Funny in a Good Way event assists local food banks, soup kitchen

Men and women stand in group
Funny in a Good Way (FIAGW) donated $4,000 and eight boxes of food to the Salvation Army, the Petawawa Pantry, the St. Joseph’s Food Bank and the St. Vincent de Paul soup kitchen. The cheques were distributed on Feb. 21 to the food bank representatives at the St. Luke’s Anglican Church in Pembroke. In the back, from left, are Petawawa Pantry Vice-president Kandace Crosby, FIAGW Committee Director Rob McKenzie, Frank Schilling from the St. Joseph’s Food Bank and Committee President Michael Gulliver. From left in the front row are Committee Directors Kevin Rabisha and Jamie-Lynne Hunt, Emma St. Pierre from the Salvation Army, Muggsie Boland from the soup kitchen, Committee Secretary Janet Gulliver and Secretary James Woito. (Photo by Patricia Leboeuf, Petawawa Post)

Funny in a Good Way managed to raise $4,000 as well as eight large boxes of food which will be donated to local food banks and a soup kitchen.

The original fundraising event was held on Jan. 19 and included worship music, a skit by local pastors and a comedy show by Leland Klassen, who is one of the premier clean, family-friendly comedians in Canada.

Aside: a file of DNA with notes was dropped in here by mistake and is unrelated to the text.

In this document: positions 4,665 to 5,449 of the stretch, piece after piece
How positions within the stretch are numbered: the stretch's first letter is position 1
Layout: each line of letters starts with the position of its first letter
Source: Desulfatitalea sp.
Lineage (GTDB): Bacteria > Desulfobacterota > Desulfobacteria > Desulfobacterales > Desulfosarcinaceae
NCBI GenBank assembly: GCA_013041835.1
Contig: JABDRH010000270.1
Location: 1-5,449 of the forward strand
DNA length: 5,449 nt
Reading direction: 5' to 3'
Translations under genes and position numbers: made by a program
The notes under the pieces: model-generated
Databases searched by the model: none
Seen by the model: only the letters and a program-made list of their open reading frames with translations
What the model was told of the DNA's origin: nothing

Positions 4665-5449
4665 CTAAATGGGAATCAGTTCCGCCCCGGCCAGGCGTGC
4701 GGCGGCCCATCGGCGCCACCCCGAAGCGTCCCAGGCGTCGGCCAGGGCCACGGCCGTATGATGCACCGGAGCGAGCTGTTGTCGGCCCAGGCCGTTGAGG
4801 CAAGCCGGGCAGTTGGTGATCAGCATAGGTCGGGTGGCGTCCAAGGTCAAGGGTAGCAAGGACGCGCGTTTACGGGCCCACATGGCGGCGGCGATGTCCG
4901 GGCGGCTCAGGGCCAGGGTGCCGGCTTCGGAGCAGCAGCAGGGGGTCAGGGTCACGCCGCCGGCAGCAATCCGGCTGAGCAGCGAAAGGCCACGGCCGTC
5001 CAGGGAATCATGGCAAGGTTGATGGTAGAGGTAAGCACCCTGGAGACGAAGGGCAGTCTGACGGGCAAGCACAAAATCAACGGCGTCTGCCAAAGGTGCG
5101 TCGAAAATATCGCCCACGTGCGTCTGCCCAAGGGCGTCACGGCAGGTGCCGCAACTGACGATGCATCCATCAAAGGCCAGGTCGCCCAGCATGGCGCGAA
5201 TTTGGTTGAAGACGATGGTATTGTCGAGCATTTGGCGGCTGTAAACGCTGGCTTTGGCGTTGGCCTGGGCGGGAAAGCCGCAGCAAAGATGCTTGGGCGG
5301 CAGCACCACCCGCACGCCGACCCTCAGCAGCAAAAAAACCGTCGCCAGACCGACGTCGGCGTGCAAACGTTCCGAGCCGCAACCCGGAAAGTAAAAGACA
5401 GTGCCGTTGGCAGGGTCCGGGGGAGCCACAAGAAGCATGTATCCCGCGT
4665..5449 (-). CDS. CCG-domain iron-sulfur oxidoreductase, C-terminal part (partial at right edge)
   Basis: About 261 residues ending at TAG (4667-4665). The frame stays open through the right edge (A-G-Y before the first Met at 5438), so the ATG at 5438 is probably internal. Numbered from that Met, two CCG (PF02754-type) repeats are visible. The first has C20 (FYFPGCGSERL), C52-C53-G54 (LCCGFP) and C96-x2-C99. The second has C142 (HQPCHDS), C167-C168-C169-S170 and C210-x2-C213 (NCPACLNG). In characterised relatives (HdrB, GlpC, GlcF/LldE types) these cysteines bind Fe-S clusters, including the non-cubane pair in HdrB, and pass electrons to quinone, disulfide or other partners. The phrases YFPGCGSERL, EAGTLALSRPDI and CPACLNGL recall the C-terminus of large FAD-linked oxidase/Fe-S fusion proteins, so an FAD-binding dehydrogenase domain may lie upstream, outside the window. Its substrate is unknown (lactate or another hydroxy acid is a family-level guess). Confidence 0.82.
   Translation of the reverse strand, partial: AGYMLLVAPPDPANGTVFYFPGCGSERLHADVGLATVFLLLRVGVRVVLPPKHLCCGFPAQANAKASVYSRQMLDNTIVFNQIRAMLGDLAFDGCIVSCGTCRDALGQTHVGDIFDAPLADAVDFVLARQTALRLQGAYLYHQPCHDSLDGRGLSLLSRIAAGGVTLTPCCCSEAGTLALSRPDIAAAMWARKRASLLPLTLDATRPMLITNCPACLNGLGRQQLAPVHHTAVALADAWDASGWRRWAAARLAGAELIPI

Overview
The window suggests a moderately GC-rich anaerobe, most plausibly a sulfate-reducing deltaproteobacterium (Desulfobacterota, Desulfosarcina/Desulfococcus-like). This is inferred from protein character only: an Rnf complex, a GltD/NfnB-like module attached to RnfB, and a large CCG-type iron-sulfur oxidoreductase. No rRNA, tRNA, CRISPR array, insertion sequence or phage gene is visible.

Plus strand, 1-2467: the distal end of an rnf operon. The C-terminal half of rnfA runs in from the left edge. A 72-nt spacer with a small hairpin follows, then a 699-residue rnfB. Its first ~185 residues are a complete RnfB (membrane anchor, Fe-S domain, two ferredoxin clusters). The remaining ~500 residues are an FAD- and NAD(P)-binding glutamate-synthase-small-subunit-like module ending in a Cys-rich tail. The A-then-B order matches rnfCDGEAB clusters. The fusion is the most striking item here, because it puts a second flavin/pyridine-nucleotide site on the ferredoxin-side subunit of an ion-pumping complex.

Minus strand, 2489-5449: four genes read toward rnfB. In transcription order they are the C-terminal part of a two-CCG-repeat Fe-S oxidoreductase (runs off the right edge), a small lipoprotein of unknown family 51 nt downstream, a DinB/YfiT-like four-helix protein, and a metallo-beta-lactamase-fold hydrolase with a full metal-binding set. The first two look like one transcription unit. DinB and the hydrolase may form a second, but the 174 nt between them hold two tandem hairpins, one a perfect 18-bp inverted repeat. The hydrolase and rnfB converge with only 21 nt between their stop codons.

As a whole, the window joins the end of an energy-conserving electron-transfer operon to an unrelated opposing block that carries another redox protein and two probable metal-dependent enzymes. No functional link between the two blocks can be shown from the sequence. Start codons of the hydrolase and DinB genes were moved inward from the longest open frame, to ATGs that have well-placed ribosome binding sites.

Though it was a fundraiser for the Salvation Army, the Petawawa Pantry, St. Joseph’s Food Bank and the St. Vincent de Paul soup kitchen, it was also an opportunity for Christian unity, bringing together people in laughter and praise.

“We bring people together outside of your regular church practice,” said Managing Director Michael Gulliver, “so that they are together for some good family fun with Funny in a Good Way.”

This year, the event opened up the week of prayer for Christian Unity and it was a perfect event for those who wanted to “share in the joy of the Lord,” all while benefiting the community as a whole.

For the second year in a row, the event sold out and feedback has continued to be very positive. In 2018, the event raised $3,000 for The Grind Pembroke, a volunteer-driven, charitable organization serving marginalized, low- to no-income community members in Renfrew County through outreach activities, as well as temporary housing for emergency situations. With this growing success still in mind, organizers are planning on doing it next year as well.

Choosing local food banks as recipients came naturally for organizers as they saw the need in the community.

Having so many people donate money and food at one event warmed Gulliver’s heart.

“It is the community that allows us to make that donation, so whether that is the individuals who attended the event or the corporate sponsorship who have been amazing,” he said, “they all stepped up to the table and said that they love what we are doing and that we can count on them for next year.”